I went to Valencia to see the city’s highlights—medieval cathedrals, steamy Mediterranean beaches, Santiago Calatrava’s architectural jewel, the City of Arts and Sciences.
But it was the local paella that stole my attention. It didn’t take long before I understood that Valencianos ardently claim this Spanish dish as their own. It took even less time to discover that I’d find the dish in restaurants all along my tourist route—no need to book a special culinary walking tour—and that each paella would be different from the last. There was paella in the city’s humblest dining establishments and its finest; cooked over an orangewood fire and over gas; prepared with the traditional rabbit and rice or with pasta, seafood and veggies; served in a pan for 20 or for two.
Once the dish of peasants, a hodgepodge of an entrée akin to Grandma’s casserole, paella takes its flavors from the village—and oftentimes the family—that a local chef calls his own.
In Your Bucket Because…
- Local rice, local saffron and olive oil, local meat and seafood. Paella is not only delicious, it’s good for you.
- Paella is Spain’s national dish, and nowhere will you find it prepared better than in Valencia. This city invented it.
- It’s always fun to hear locals argue about whether their cooking is better than someone else’s. (It always is.)
Birth of Paella
No one’s sure just how long ago the dish was invented, but paella’s roots lie in Spain’s L’Albufera, a freshwater marsh just outside the city, a soggy landscape fed by the Turia and Sueca Rivers and separated from the Mediterranean by only 3 miles of coast. The marsh was once inhabited only by the hardiest of hardscrabble peasants, fisherman-farmers who kept food on the table by fishing, hunting, and cultivating bomba rice, a paella staple that still fills the local landscape.
The Albufera’s rice naturally found its way into the paella pot. Vegetables, if included at all, were restricted to local fava beans (garrofo) and green tavella beans. Rabbit was tossed in when a hunter could catch one (and he usually could). Where eels or squid were available, they were thrown in the mix. Where noodles were easier to get, they substituted for rice.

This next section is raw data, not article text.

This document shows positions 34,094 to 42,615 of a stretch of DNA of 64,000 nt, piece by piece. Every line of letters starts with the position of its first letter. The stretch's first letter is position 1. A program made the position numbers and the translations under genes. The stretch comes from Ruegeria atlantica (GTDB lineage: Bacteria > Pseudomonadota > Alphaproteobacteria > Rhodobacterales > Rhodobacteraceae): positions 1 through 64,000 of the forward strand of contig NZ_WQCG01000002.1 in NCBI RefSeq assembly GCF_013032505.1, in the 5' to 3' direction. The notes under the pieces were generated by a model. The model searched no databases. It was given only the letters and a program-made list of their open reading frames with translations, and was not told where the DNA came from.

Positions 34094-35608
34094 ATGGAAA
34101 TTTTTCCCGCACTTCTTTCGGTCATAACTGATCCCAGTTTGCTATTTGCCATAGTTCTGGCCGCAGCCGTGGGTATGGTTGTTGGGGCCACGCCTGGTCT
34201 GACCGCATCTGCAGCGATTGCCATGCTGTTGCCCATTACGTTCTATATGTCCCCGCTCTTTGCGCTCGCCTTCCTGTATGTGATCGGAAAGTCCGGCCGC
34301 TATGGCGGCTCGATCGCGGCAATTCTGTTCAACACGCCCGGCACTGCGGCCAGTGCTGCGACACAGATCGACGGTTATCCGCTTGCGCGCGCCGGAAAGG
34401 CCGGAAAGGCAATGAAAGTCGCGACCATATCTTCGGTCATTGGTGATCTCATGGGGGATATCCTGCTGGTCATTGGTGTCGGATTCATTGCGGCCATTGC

These days Spanish chefs cook their own paella specialties, no matter where in Valencia they work. Oven-baked paella is called arroz al horno. Paella with fish is arroz a banda. Costra includes rabbit, chicken and sausage topped with an egg-omelet layer and all i pebre is a stew of eels, garlic and pepper. Locals like to point out that these are not authentic paellas—the authentic version sticks with rabbit and rice—but variety is the spice of life, as they say, and so it is with paella.
Paella on Valencia’s Coast
Nowhere is the contrast between paella’s humble roots and its grown-up sophistication more evident than at Valencia’s City of Arts and Sciences, the city’s cultural and artistic center and one of its top tourist attractions.
Underground, beneath Valencia’s cultural centerpiece, sits one of the city’s prime paella restaurants, the Submarino de L’Oceanogràfic. I joined my dinner companions at tables crowded with white linen, crystal and silver and surrounded by a million-dollar aquarium. With a slight bow and only the hint of a smile the head waiter displayed a monstrously large paella pan, 3 feet across and steaming, showing it first to this end of the table, then to that. After eliciting the requisite number of oohs and ahhs he dished out plates of steaming golden rice, this variety packed with savory, oversized prawns.
Just to the east, Valencia’s favorite Mediterranean beach, Arenas, draws sun-worshippers with a palm-dotted strand. Cooled with an almost constant sea breeze and frequented by sunbathers and playful families, Arenas’ La Pepica is Valencia’s most famous paella restaurant.
Under a striped awning diners feast on traditional paella as well as arroz negro, which includes black squid ink, and fideuà, a seafood paella that substitutes noodles for the rice. La Pepica is is particularly well known for its seafood paella and its colorful former patrons: Ernest Hemingway, Orson Wells and Ava Gardner.
Bringing Paella Home
What remains of Valencia’s medieval past is clustered around its 13th-century cathedral on the Plaza de la Reina. For 500 years the cathedral has claimed ownership of the Holy Grail, still on display in a side chapel. Cobbled streets surrounding the cathedral hosted bull fights until the 19th century. Today those streets still lead past tiny cafés, wine shops, pensions and restaurants.
Valencia’s favorite market, the Mercado Central, lies in this Central City and is the market of choice for the city’s paella cooks, from simple housewives to gourmet restaurateurs. Nearly a thousand vendors sell produce, meat and seafood here. And it’s the place to stock up on your own paella supplies. Bargain-priced packets of saffron (azafran) fill spice vendors shelves, their delicate orange tendrils promising a pungent, colorful addition to a homemade paella. Bottles of glistening olive oil line the walls of still other vendor stalls, and both may be carried back in your suitcase.
As for a paella pot, you’ll find them at the Mercado, too, in whatever size you like, for paella parties of two to 30. Better measure your suitcase.
Modern visitors to Valencia can expect to find at least one vegetarian offering on any paella menu, regardless of the restaurant’s specialty. Expect to find paellas priced per person with a minimum of two people per order.